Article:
ARC: Assassination at Bayou Sauvage

A quick review of the latest Andy Broussard/Kit Franklyn mystery, Assassination at Bayou Sauvage. #spon | Book review by

Note: I received a free copy of this book for review. All opinions are my own.

Andy Broussard, the plump and proud medical examiner for the City of New Orleans, is sitting almost in the kill zone of a too-close-for comfort and ‘in living color’ murder of his Uncle Joe Broussard at a family picnic in Bayou Sauvage – the largest urban wetlands park in the USA. Surprisingly, the murderer then immediately commits suicide.

After easily determining the killer’s identity from the driver’s license in his pocket, the only remaining task for Broussard and the police is to uncover the motive for such a heinous act. But suddenly, everything about the case takes a bizarre turn. Caught short handed because of an NOPD work slow-down, and needing someone to find out what happened to a young woman who has just been reported missing, Homicide Detective Phil Gatlin deputizes Broussard’s beautiful death investigator, Dr. Kit Franklyn, and assigns her to that case.

Shockingly, Kit’s efforts soon lead back to the murder of Uncle Joe. Sensing a plot of horrendous magnitude, Broussard directs his colleagues and friends in a race to uncover the truth behind the most audacious Andy and Kit mystery of the entire series. (Summary via

I previously reviewed an earlier book in this series called Louisiana Fever, and this latest installment shares many of the same qualities. There’s a lot of exploration of forensics, which could be a good thing or a bad thing depending on how strong your stomach is, and the setting of New Orleans, which adds color to the characters’ investigations.

I was glad that we get to see more of Kit in this book. She is deputized in order to help with a missing person case while Broussard deals with a deeply personal murder, and because of this, she gets a lot more page time than she did in Louisiana Fever. Both characters get to grow in this book (Kit has a couple of close calls that make her and Broussard realize that something might be connecting the two separate cases), but I thought it was especially interesting to watch as Broussard tries to change his old habits and reconnect with his family in the midst of this tragedy.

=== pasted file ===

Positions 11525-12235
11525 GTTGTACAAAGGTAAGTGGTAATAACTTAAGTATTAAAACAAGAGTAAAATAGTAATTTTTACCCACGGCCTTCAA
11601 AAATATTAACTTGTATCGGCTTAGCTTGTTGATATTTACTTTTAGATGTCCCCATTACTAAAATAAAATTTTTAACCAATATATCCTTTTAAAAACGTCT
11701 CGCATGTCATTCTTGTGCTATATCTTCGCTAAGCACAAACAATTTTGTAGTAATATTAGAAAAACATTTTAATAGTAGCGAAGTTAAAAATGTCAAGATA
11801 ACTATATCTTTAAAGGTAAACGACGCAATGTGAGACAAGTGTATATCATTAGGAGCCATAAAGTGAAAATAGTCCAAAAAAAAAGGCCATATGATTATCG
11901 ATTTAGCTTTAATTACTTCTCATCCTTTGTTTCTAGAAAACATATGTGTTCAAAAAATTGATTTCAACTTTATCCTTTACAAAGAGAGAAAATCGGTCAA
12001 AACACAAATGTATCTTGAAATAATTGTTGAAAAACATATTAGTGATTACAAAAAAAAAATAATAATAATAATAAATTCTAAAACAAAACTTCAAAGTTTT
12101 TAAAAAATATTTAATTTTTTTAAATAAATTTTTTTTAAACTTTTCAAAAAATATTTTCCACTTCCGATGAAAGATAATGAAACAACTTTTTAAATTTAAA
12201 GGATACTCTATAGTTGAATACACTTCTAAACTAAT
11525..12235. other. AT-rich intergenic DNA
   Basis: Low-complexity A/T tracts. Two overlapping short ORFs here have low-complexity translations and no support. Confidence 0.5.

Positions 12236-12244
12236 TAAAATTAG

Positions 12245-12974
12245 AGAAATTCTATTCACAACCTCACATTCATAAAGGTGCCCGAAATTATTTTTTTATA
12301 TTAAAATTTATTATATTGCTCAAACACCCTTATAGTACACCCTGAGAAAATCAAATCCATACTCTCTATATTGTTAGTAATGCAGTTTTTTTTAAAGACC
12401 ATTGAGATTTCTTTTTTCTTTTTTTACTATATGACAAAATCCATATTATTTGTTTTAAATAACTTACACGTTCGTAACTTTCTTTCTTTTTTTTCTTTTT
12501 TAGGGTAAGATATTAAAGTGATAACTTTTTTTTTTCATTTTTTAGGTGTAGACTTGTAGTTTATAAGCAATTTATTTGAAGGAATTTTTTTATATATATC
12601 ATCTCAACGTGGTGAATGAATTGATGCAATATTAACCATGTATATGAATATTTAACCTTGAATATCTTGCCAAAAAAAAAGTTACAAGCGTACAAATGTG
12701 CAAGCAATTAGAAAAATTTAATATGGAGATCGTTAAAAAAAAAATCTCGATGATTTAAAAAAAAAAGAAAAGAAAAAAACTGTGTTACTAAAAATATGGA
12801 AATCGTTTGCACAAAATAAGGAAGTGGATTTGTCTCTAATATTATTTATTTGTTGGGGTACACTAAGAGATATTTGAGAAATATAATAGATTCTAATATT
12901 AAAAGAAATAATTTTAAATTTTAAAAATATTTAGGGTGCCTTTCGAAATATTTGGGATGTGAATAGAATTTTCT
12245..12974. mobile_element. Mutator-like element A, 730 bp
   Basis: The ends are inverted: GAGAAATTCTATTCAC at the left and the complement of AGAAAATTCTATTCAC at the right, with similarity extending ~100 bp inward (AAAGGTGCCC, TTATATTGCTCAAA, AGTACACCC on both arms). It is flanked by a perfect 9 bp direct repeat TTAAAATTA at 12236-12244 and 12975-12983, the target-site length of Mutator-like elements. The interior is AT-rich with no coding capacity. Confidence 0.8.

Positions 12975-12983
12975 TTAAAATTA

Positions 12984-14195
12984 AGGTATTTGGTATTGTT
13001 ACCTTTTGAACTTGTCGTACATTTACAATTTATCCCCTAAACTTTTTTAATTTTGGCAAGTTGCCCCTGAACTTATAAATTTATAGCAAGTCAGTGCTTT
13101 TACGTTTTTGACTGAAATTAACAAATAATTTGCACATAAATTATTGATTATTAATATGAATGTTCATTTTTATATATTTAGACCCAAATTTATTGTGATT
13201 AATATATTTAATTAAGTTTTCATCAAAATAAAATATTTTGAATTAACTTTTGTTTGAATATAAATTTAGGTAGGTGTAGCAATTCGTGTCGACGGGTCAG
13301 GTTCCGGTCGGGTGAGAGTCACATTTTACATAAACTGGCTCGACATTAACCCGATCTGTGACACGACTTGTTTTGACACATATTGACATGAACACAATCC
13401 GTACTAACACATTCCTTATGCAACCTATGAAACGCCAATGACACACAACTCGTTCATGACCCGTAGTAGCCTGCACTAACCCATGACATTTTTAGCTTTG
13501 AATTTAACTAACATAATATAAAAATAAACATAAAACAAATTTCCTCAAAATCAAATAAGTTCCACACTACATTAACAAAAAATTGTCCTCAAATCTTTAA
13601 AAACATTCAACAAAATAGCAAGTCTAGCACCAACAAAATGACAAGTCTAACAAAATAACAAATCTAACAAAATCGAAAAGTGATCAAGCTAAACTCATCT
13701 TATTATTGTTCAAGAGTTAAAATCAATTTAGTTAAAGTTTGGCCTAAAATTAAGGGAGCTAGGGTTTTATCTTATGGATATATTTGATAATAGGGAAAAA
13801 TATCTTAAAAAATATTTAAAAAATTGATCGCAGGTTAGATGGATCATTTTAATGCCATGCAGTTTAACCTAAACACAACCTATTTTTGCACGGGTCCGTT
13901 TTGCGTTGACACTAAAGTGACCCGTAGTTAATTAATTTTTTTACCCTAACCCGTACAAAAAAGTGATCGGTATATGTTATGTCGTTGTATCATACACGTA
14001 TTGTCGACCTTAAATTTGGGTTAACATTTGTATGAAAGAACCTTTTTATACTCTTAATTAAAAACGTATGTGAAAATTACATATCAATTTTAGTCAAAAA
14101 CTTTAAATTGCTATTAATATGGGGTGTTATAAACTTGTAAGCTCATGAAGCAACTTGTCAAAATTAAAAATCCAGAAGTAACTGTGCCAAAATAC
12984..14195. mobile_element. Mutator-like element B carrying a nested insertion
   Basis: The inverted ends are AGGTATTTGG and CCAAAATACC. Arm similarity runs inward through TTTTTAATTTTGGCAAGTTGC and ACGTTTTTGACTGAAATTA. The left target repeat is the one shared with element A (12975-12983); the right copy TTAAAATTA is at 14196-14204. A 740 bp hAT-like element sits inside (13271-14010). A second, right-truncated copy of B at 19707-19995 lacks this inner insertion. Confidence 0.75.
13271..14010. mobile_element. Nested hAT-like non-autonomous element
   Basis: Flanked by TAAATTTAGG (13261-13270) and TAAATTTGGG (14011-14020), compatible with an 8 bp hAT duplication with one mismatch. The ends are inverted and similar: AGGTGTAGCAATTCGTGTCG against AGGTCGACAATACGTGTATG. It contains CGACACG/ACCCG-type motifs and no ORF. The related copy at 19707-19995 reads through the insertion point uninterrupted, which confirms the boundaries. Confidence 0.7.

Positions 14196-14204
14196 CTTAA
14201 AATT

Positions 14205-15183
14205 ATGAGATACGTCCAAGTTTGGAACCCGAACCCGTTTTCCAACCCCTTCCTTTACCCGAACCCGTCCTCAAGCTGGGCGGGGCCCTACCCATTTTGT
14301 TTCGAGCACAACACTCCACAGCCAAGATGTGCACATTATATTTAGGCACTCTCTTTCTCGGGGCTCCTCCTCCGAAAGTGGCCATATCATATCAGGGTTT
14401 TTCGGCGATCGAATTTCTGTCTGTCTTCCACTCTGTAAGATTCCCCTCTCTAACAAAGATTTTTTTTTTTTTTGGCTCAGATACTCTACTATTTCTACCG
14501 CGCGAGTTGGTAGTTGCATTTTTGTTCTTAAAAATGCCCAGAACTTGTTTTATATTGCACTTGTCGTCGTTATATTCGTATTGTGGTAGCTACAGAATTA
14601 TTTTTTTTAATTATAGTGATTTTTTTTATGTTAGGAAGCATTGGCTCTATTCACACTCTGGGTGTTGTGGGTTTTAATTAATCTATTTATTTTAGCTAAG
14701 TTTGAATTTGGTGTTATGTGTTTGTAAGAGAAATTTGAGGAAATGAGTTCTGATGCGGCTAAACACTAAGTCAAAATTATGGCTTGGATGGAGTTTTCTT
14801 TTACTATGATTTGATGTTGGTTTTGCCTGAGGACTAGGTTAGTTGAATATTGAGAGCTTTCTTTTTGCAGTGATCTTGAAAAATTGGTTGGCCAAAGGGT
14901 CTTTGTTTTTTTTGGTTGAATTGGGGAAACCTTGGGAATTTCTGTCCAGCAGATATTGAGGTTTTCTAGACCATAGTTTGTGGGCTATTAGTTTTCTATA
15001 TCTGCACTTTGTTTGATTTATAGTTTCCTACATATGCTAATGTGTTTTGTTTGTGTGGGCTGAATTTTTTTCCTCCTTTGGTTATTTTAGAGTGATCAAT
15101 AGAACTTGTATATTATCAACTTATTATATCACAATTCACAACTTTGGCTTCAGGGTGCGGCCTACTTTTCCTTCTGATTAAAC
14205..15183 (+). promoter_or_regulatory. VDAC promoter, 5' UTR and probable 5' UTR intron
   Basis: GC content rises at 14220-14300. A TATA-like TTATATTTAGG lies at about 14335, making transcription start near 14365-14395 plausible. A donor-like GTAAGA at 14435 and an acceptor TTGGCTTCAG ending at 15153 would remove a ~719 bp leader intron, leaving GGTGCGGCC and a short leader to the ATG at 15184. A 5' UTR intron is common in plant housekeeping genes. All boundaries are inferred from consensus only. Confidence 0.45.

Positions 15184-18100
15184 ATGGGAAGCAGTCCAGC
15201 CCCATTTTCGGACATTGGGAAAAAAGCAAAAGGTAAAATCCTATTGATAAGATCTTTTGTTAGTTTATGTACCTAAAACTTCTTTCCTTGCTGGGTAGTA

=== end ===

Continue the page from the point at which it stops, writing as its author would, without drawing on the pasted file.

If you’re into shows like CSI, I think you’ll enjoy this series. There are plenty of forensic details to keep you gruesomely entertained, and the characters and setting will keep you engaged until the very end of the book.

Rating: Good but Forgettable

Review Copy: Louisiana Fever

Louisiana Fever is chock-full of medical examiner details and New Orleans flavor. #spon | A book review by Newbery and Beyond

Note: I received a digital copy of Louisiana Fever from the publisher for review consideration.

Sometimes, you just need a good old-fashioned, best-seller type of mystery to get you through.  Fortunately for me, Louisiana Fever was just that kind of book.  Set in New Orleans, this book is the latest in the Andy Broussard / Kit Franklyn mystery series.  It follows medical examiner Broussard and his assistant Kit as they attempt to identify the mysterious man who contacted Kit and met her at a restaurant with a handful of flowers–just before dropping dead.  When Kit disappears and Broussard comes in contact with a mysterious and deadly disease, the stakes are raised, and time threatens to run out for both of the partners.

Be forewarned–this book is not for the faint of heart.  While I was fascinated by the in-depth descriptions of the autopsies and the forensics Broussard and his assistants used to figure out the cause of death and search for clues about the mysterious new disease, they are definitely not for everyone.  The mystery itself is interesting and suspenseful.  The disease that Broussard is investigating and the mysterious circumstances surrounding Kit’s kidnapping begin to converge, and the team has to work quickly to solve both pieces of the mystery.  The New Orleans setting also works very well here.  My husband and I took a trip to New Orleans this summer, and I was excited to recognize many of the street names and landmarks mentioned in Louisiana Fever.  I got a little annoyed at the Cajun accents that several of the characters had, but I’m not a fan of written-out accents in general.

My one regret about reading this book without having read any others in the series is that Kit’s character was not very well fleshed out in Louisiana Fever.  Because she is either missing or kidnapped for the majority of the book, we don’t get to see her character develop or interact with Broussard.  I also felt like Kit majorly overreacted to some of the events that occurred near the end of the book.  Sure, she just got kidnapped, but how old are you, Kit?

If you’re into TV shows like CSI, you’ll love this book.  It has that same flair for keeping things suspenseful, fast-paced, and tied to the character of the city it’s set in.  Just try not to get too queasy during the forensic medical examinations!

Rating: Pretty Darn Good

Scroll To Top
%d bloggers like this: